Well Gallons Per Minute

Discussion in 'Open Loop' started by Bostonceltics, Oct 20, 2016.

  1. Bostonceltics

    Bostonceltics New Member


    I would like to install an open loop geothermal system using my existing 50gpm water well, which I also currently use for domestic water. My well was drilled 30 yrs ago so I want to do a drawdown test to verify the gpm it will still produce. How is this test done? I am having difficulty finding a local well driller that does this test.
  2. urthbuoy

    urthbuoy Well-Known Member Industry Professional Forum Leader

  3. waterpirate

    waterpirate Well-Known Member Industry Professional Forum Leader

    Well function is explained in gallons per foot of production. Specific capacity.
    Remove existing pumping equipment.
    Measure standing water level.
    Pump the well off at a known gpm.
    Measure the pumping level.

    simple math will yield the wells capacity expressed in gallons per foot.

  4. Bostonceltics

    Bostonceltics New Member


    I did my own test a couple weeks ago. I kept my garden hose running for an hour. Initially the well level dropped 3' with the hose running but after that initial drop the well level did not change. I an thinking that initial 3' has to do with a static level.

    I hope the well produces at least 20gpm. I am thinking if I pump water out of the well at 20gpm and the water level doesnt drop after 3' then the well in fact produces at least 20gpm.

    If the well level drops past 3' than it seems like the recovery rate of the well would give me my gpm.

    Does this sound right?
  5. engineer

    engineer Well-Known Member Industry Professional Forum Leader

    Why do you need 20 GPM?
  6. Bostonceltics

    Bostonceltics New Member

    15 for a 5 ton heat pump and 5 so ill have enough for domestic water.

    Does that sound like it would work to you?
  7. arkie6

    arkie6 Active Member Forum Leader

    I doubt you are getting 20 gpm out of a garden hose unless it is a very short fat garden hose and you have very high supply pressure. Probably closer to 10 gpm considering the pressure drop across the supply valve.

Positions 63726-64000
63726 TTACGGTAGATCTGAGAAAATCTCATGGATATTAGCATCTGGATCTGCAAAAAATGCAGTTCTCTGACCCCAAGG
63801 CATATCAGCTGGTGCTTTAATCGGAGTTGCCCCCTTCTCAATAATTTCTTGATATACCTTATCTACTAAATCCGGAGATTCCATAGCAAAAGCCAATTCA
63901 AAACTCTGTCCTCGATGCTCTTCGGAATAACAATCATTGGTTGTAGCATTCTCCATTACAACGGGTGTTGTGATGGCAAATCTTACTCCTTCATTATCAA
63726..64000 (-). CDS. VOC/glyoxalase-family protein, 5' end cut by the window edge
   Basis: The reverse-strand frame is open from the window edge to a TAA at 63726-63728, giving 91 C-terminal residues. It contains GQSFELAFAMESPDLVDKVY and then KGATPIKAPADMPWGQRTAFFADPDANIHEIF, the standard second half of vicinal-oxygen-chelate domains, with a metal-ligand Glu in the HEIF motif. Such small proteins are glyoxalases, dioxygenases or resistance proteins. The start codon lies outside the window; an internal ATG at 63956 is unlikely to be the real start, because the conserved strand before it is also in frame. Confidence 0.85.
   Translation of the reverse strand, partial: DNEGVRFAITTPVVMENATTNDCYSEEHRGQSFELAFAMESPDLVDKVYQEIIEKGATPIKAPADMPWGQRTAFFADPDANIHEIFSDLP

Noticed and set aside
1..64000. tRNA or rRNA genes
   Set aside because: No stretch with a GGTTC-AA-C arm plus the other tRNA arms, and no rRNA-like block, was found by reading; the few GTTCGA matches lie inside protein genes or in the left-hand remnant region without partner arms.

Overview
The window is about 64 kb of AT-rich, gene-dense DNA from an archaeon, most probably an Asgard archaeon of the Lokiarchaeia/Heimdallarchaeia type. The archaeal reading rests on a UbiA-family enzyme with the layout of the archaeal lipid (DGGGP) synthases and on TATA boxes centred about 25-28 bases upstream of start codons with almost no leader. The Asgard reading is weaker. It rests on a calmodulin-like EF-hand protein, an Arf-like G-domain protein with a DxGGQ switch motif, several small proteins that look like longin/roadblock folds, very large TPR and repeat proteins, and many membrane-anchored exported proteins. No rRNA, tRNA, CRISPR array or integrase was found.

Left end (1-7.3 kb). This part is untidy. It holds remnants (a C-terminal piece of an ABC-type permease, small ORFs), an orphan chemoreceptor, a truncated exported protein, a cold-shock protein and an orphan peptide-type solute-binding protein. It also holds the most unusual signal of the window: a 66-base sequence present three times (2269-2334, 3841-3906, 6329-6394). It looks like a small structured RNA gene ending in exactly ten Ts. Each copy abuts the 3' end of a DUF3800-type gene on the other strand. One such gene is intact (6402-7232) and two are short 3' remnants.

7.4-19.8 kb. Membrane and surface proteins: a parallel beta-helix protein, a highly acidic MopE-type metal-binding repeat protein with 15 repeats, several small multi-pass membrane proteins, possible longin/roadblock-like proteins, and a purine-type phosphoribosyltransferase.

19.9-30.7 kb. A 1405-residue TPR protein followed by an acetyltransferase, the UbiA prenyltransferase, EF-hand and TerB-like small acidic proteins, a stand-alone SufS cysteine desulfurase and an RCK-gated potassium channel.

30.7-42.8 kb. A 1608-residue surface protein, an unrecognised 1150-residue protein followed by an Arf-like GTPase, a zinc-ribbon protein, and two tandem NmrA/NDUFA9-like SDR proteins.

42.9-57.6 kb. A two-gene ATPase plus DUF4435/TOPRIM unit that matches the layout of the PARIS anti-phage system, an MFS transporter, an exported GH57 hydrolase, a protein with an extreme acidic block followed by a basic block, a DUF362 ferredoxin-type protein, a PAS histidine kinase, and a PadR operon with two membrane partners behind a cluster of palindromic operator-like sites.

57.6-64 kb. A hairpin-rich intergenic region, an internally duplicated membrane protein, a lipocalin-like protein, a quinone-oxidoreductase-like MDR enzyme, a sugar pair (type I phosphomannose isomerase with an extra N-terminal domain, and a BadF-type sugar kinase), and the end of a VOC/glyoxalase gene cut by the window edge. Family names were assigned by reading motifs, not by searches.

Last edited: Oct 21, 2016
  8. arkie6

    arkie6 Active Member Forum Leader

    Also, you don't need 3 gpm/ton water flow if you are on open loop. You can probably get by with closer to 2 gpm/ton or 10 gpm for a 5 ton unit.
  9. waterpirate

    waterpirate Well-Known Member Industry Professional Forum Leader

    You need a little more data to find the answer, here is me example from my con ed class.

    well is 100' deep
    static water table is 20'
    pumping rate 10gpm
    pumping level is 30'

    10gpm at a drawdown of 10' means the wells specific capacity is 1gallon per foot. That well is poor in production. How far you choose to drawdown a well based on output is another discussion.

  10. Bostonceltics

    Bostonceltics New Member

    I appreciate your assistance everyone.

    Based on the little test I did myself, how many gallons per foot did my well produce?

    The water level dropped 3' while pumping, I am guessing around 15gpm because the garden hose and kitchen faucet were really running together most of the time. I have an 80' deep well.
  11. engineer

    engineer Well-Known Member Industry Professional Forum Leader

    Typical garden hose is 5 GPM. Kitchen faucet maybe 2 GPM, but don't take my word for it...clock the fill time of a 5 gallon bucket using the garden hose and maybe a 1 gal milk jug at the kitchen sink. Then you'll have your actual GPM.

    Ditto on needing only 2 GPM per ton.
  12. docjenser

    docjenser Well-Known Member Industry Professional Forum Leader

    Most manufacturers specify that they would like 1.5 gpm/ton if your EWT is above 50F, and 2 gpm if your EWT is below 50F (in the continental USA). The point is that you need enough gpm that your leaving water temperature is always above 38F otherwise you coil will start to freeze.

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